Argentine Giant

Echinopsis candicans

Family: Cactaceae (kak-TAY-see-ee) (Info)
Genus: Echinopsis (ek-in-OP-sis) (Info)
Species: candicans (KAN-dee-kans) (Info)
Synonym:Trichocereus candicans
Synonym:Cereus candicans
Synonym:Cereus candicans var. courantii
Synonym:Trichocereus courantii
Synonym:Echinopsis courantii


Cactus and Succulents

Foliage Color:

Unknown - Tell us

Bloom Characteristics:

Flowers are fragrant

Water Requirements:

Drought-tolerant; suitable for xeriscaping

Average Water Needs; Water regularly; do not overwater

Where to Grow:

Unknown - Tell us


18-24 in. (45-60 cm)


24-36 in. (60-90 cm)

36-48 in. (90-120 cm)

4-6 ft. (1.2-1.8 m)


USDA Zone 9a: to -6.6 C (20 F)

USDA Zone 9b: to -3.8 C (25 F)

USDA Zone 10a: to -1.1 C (30 F)

USDA Zone 10b: to 1.7 C (35 F)

USDA Zone 11: above 4.5 C (40 F)

Sun Exposure:

Full Sun

Sun to Partial Shade

Light Shade


Plant has spines or sharp edges; use extreme caution when handling

Bloom Color:

Bright Yellow

White/Near White

Bloom Time:

Mid Spring

Late Spring/Early Summer


Grown for foliage

Other details:

Unknown - Tell us

Soil pH requirements:

6.1 to 6.5 (mildly acidic)

6.6 to 7.5 (neutral)

7.6 to 7.8 (mildly alkaline)

Patent Information:


Propagation Methods:

From woody stem cuttings

From softwood cuttings

Allow cut surface to callous over before planting

Seed Collecting:

Allow unblemished fruit to ripen; clean and dry seeds

Unblemished fruit must be significantly overripe before harvesting seed; clean and dry seeds

Properly cleaned, seed can be successfully stored


This plant has been said to grow in the following regions:


Chandler, Arizona

Fort Mohave, Arizona

Gilbert, Arizona

Goodyear, Arizona

Green Valley, Arizona

Maricopa, Arizona (2 reports)

Mohave Valley, Arizona

Peoria, Arizona

Phoenix, Arizona

Scottsdale, Arizona

Sedona, Arizona

Surprise, Arizona

Los Angeles, California

San Leandro, California

Las Vegas, Nevada

Las Cruces, New Mexico

Springtown, Texas

show all

Gardeners' Notes:


On Oct 9, 2012, desertdawg from Scottsdale, AZ wrote:

I don't have any personal experience with this plant yet. I did buy a small one, in a 1" pot at the garden shop at Desert Botanical Gardens last year. They were trying to sell out most of the plants in the shop because the building was to be taken down and replaced by a restrurant. The garden shop will re-open later in a different location. My purchase is still in the pot I bought it in. I know where I want to plant it but must first remove a small tree. Waiting for cooler weather. The plant will grow here in Scottsdale. There is a mature plant growing in a yard near my home. I like it's spreading habit and the large blooms.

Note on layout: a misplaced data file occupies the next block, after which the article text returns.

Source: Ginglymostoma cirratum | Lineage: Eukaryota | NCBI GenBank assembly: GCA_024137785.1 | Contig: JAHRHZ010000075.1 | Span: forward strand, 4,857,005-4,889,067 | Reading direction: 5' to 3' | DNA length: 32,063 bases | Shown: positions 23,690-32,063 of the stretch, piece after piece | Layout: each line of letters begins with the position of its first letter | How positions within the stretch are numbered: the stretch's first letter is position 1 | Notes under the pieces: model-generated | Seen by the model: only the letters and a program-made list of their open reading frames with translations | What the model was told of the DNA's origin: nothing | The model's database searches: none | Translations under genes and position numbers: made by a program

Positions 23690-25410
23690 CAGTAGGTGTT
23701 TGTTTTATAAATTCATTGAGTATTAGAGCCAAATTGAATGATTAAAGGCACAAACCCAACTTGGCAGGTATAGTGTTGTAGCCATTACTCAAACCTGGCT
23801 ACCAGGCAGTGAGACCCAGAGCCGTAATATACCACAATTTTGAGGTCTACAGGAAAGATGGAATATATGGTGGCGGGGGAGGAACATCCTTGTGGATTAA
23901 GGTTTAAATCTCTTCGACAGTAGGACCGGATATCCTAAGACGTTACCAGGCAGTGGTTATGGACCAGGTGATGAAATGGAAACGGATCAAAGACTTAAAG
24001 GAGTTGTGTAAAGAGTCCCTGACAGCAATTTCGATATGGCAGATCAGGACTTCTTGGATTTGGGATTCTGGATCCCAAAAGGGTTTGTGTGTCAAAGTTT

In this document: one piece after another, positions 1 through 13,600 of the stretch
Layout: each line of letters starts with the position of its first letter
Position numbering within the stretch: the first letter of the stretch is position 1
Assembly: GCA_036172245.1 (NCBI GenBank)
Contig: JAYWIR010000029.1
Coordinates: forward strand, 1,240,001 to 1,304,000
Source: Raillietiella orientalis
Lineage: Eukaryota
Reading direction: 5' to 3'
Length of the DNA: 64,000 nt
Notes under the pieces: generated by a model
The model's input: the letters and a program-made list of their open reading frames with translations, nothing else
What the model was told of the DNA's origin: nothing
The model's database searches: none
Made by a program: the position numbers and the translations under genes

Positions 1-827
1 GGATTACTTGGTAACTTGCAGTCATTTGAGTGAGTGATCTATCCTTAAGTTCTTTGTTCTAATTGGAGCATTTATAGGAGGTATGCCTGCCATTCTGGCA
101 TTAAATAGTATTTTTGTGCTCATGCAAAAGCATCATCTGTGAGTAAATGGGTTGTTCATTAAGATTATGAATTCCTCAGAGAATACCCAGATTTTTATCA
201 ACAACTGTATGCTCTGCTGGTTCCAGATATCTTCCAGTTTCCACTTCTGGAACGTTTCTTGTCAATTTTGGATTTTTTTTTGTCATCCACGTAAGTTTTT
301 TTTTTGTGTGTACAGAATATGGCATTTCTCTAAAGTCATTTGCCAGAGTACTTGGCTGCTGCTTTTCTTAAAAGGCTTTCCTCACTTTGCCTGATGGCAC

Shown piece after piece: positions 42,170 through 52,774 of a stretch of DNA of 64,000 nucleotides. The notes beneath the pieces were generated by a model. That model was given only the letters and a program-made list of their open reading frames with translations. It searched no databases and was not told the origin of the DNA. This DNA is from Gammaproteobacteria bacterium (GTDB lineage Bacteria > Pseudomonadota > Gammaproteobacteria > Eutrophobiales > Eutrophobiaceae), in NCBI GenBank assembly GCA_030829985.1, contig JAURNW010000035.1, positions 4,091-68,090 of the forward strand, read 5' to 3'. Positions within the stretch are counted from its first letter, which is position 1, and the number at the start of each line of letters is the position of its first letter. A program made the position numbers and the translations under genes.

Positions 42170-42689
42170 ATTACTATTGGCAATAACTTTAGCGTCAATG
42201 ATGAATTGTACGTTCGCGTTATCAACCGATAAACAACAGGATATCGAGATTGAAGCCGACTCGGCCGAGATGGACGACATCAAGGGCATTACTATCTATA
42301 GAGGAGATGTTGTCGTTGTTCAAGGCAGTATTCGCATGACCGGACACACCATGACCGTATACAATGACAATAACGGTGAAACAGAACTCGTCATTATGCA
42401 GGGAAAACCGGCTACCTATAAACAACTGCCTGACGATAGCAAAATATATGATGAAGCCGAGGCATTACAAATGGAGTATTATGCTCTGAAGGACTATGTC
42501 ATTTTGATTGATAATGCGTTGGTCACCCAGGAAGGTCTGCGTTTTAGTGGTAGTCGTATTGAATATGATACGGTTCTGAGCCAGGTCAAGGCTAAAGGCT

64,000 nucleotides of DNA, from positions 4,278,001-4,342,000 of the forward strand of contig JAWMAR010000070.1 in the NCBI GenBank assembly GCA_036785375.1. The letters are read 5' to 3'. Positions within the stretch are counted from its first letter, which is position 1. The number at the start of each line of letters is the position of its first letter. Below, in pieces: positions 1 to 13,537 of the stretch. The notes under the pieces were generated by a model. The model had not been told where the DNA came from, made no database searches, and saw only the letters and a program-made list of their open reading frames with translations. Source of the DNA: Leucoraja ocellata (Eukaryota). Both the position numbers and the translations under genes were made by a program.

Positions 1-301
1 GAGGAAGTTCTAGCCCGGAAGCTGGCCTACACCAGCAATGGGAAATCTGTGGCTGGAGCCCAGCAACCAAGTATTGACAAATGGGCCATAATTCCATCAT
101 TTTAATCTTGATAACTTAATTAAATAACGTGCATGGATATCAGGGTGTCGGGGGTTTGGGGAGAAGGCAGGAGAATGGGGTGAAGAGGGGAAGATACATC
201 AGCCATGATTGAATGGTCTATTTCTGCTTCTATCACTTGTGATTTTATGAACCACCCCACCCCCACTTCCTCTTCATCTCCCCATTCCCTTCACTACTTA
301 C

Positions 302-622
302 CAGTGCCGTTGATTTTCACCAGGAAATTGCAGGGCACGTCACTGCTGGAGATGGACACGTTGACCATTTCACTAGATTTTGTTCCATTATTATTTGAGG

On Apr 19, 2011, JudyVorfeld from Peoria, AZ wrote:

This plant is very common in the yards of the residents of the Northwest Valley. I can see on outside my office window. There are a number in the neighborhood, and they are seen regularly in Sun City, Westbrook Village, and surrounding areas. Easy to take a cutting and plant, and then one only needs patience. In fact, I realized that I recently transplanted one from my brother's home, and it had buds, so I went into the back yard and discovered one in full blossom. Amazing plants.


On Apr 1, 2005, tlspiegel from Phoenix - Zone 9, AZ wrote:

For the past 7 years, the cactus was originally growing about 3 feet from it's present location. After marking one side, several of my neighbors helped me transplant it to a place where it could spread out more. This was in December when it was moved.

Shortly after it was moved several more 'babies' popped out around the long trunk. Three potential flowers came out 3rd week in March, and in one week 2 of the flowers peaked. They lasted 2 days and then shriveled up. They were 8 inches from top to bottom. They had no scent.


On Jan 26, 2005, cacti_lover from Henderson, NV (Zone 9b) wrote:

This cactus resembles the 'torch cactus' but not as tall and does not stand as straight. It tends to lean on one side and forms pups on the other side. It eventually forms a large clump 4'-6' across. The main stem can be up to 6"-8" across and 3'-4' tall. The stem is medium green in color on the shaded side and yellowish green on the sun baked side. The flowers are bright white on the inside and pink on the outside. They are very large(8"-11" across) and can be profuse. I have a 2 1/2' tall plant that had 13 flowers at one time! The fragrant of the flowers is very strong--perhaps one of the strongest in the cacti family. If you leave the cactus in the house and if it has a couple of flowers, the whole house will be lightly scented. If you have a dozen of blooms, it can be sickeni... read more


On Jan 2, 2005, Xenomorf from Phoenix, AZ (Zone 9b) wrote:

Nocturnal blooming and the flowers close up at about 9am, white with yellow centers, very fragrant. (another night blooming cereus).
This variety is the short spined version of Echinopsis candicans and the long spine version was just recently named to be set apart from the short spined version to 'var. gladiatus'.
The short spined one is very common in cultivation, gardens and landscapes.

Other synonyms include: Trichocereus neolamprochlorus, Helianthocereus pseudocandicans, Trichocereus pseudocandicans, Echinopsis pseudocandicans, Cereus gladiatus & Trichocereus candicans var. courantii.